I decided that I needed to immediately review said episode to refresh my memory of the exact context.
"Momma! I'm watching the episode in season 6 when the whole family is fighting at dinner then getting along and then fighting and then getting along. It feels like our lives. Haha."
I received the message with a mix of pride and trepidation.
First, I was exhilarated that she was reminded of her own family and second, I was mortified that what inspired that comparison was fighting - then getting along - then fighting - then getting along.
I jumped into the tub, set up my bathtub office and re-watched the entire episode.
In the context of Savannah's declaration, and my previous countdown posts, I had several epiphanies during my review. Here you go:
1. OMG - Lorelai actually shows all the growth and insight I have heretofore claimed she was without! Yes, it's true! In this episode, Lorelai orchestrates a reunion between Rory and her grandparents (to which none of them consented) and counsels her daughter with these wise, wise, words:
"You and your grandparents are at a huge crossroads - a precipice, if you will - they are the bridges of Madison County and you are Meryl Streep...I know you and your grandparents are playing 'who can freeze out who the longest' - which I know can be fun - but if you ever hope to have a relationship with again, then someone needs to make the first move.
"I remember the first Christmas (yes - there's a Christmas tie-in!) after we left Hartford. We were at the Independence Inn and I got an invitation to their annual Christmas party and I didn't go, and that one move defined our entire future relationship."
Lorelai goes on to admit that her effort to break the ice so many years ago wouldn't have felt wonderful, but it may have been the first step to a different relationship and potentially different future for both her and Rory.
After Rory admits that it may - or may not have- made a difference, Lorelai pulls at her daughter's heartstrings, emphasizing how important a relationship with her grandparents has always been to Rory. Then Lorelai pulls out the big guns - she's already scheduled Friday Night Dinner for all of them - just like old times.
"C'mon - Friday night dinner - cocktails, Mozart, mind games, good times."
OMG! I have to reiterate the horrible text talk for this one. I actually feel badly for condemning Lorelia so harshly without giving her performance in this episode its due. She is the Lorelai I've always longed for - the one I knew was there somewhere - the one who was able to contribute to the growth and development of an exceptional daughter.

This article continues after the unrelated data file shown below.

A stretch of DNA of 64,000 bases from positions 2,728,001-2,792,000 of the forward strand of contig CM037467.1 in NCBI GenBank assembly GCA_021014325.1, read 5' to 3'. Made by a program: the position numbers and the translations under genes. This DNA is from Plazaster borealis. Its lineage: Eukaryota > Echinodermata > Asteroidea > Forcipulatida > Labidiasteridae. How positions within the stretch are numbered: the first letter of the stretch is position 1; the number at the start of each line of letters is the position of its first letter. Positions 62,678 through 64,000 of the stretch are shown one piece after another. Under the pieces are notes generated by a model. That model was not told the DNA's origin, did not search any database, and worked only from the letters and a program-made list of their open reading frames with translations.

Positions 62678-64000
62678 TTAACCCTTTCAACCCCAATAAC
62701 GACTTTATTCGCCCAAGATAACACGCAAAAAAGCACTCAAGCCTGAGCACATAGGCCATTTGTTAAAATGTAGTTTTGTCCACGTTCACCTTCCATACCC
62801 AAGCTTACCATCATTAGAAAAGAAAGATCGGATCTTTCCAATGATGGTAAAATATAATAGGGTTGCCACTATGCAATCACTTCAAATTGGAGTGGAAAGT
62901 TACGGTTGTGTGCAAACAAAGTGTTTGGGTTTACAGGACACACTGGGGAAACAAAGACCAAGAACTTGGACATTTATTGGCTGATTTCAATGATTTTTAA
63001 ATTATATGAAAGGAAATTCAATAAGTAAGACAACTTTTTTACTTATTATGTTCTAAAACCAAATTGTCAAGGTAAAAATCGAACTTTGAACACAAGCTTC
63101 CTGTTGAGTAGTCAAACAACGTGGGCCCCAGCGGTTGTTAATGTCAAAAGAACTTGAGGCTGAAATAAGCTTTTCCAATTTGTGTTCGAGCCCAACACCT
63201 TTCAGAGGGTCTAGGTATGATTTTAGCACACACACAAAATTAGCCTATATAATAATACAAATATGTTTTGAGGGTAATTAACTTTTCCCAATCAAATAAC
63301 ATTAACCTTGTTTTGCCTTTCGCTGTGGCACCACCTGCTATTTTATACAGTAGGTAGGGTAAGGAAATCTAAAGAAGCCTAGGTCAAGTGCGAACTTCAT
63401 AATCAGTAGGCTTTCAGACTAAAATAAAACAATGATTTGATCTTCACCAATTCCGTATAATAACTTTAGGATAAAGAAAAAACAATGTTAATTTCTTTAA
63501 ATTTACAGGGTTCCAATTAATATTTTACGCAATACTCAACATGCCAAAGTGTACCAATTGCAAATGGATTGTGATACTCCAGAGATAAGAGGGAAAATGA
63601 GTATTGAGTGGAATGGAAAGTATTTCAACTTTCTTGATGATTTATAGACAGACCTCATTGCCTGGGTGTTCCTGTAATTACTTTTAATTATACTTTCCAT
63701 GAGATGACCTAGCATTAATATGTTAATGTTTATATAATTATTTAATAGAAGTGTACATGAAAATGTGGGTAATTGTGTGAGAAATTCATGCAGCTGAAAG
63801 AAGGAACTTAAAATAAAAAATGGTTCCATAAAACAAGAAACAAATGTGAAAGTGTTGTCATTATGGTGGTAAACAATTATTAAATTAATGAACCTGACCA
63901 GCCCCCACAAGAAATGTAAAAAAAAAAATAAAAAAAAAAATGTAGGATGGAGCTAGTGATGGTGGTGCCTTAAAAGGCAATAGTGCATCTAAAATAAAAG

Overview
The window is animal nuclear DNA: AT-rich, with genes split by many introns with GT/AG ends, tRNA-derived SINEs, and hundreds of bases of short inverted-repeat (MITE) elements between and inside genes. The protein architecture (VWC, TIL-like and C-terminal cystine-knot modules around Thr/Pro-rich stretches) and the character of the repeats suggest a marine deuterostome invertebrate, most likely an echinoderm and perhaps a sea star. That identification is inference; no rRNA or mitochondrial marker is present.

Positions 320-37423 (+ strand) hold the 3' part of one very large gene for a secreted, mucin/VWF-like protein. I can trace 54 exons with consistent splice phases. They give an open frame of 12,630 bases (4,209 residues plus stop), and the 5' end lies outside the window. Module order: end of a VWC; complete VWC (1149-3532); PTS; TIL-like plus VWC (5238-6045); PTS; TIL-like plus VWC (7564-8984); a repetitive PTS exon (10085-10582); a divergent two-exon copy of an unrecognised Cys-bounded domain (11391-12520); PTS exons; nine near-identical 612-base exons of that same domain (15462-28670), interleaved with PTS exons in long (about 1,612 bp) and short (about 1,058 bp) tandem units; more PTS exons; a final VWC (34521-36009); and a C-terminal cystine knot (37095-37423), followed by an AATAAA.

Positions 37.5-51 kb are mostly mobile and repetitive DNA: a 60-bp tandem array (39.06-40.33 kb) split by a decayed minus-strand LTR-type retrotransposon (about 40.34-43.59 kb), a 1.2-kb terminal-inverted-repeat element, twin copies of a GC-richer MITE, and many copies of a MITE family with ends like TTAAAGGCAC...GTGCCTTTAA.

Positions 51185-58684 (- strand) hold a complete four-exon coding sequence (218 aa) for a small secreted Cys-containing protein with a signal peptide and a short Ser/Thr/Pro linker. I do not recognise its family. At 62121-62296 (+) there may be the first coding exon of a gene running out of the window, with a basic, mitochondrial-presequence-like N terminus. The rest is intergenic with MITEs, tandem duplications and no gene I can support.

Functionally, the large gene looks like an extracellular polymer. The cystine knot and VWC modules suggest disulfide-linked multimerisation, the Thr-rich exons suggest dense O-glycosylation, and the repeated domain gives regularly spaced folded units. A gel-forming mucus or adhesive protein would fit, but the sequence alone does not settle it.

Kudos, Lorelai! Kudos!
2. Family dinners are prone to awfulness. I like to believe that when our family gets together it's always awesome, but I know that is likely not the total truth. While I, as the grownup, may have one perspective, my loinfruit may have another.
I tried to watch the melodrama of the Friday night dinner in question play out from Savannah's perspective. After a while, it wasn't a challenge to see what she was so ebulliently texting me about.
There was a veneer of formality and politeness, under which months and years of resentment, misunderstanding, fear, and love were bubbling.
They were all on edge until they were shouting outright at one another.
Then they were all admonished to behave civilly and give every one at the table their due.
Then they were all laughing uncontrollably as they all united in spiteful mirth against a common enemy.
Then they were dredging up age-old hurts and parading them out for good measure.
Then they were uniting again.
And so on...
I believe it is the combination of bi-polar responses and full cocktails that really brough thte episode home for my progeny.
3. Through the years, we all will be together...Even if it's only during the holidays, family will haunt you until the end of your days - and we wouldn't it any other way.
Whether we like it or not, family is hard to shake - and most of the time that's a really, REALLY good thing. And they're gonna stand by us no matter how much we go off their pre-planned course for us, or how many tattoos we get, or how much we vote for the opposite political party.
What watching this episode after the input of my daughter did for me, was to solidify the importance - and blessing - of family in our lives.
Rarely are we so motivated to understand the other side's point of view. To put aside our gut reaction to hear what someone else has to say. To look past our biases to see the best in others - because we see those others as human beings, and part of our whole.
The big, bad truth is that we very rarely see eye-to-eye with those in our lives. But there are reasons that we soldier on - business, friendship and family. And, when it comes to family, we don't really have a choice. Of course, we could choose to freeze out our family forever, but if those relationships matter, we're going to work to find a way to get to neutral ground. And that's exactly what this episode explores - and it doesn't make it pretty.
Whether we like it or not, we tend to love our family - and that forgives a multitude of (real OR imagined) sins. This "Gilmore Girls" episode shows us how to navigate those stormy waters. Next time you're at a loss for how to get past something with your great aunt or brother-in-law, sit everyone down in front of this episode and (if it's your style) pour a fresh round of drinks and watch a family that's more (for the moment) dysfunctional than yours.
And laugh, and shake your head, and use the break in tension to become friends again. Believe me, it will be worth it.
XOXO to all the families and other complicated relationships out there - love one another!
Day #8 - My favorite quote from the episode under discussion:
"I tried to timeshare a plane. It is in no way even close to the same thing."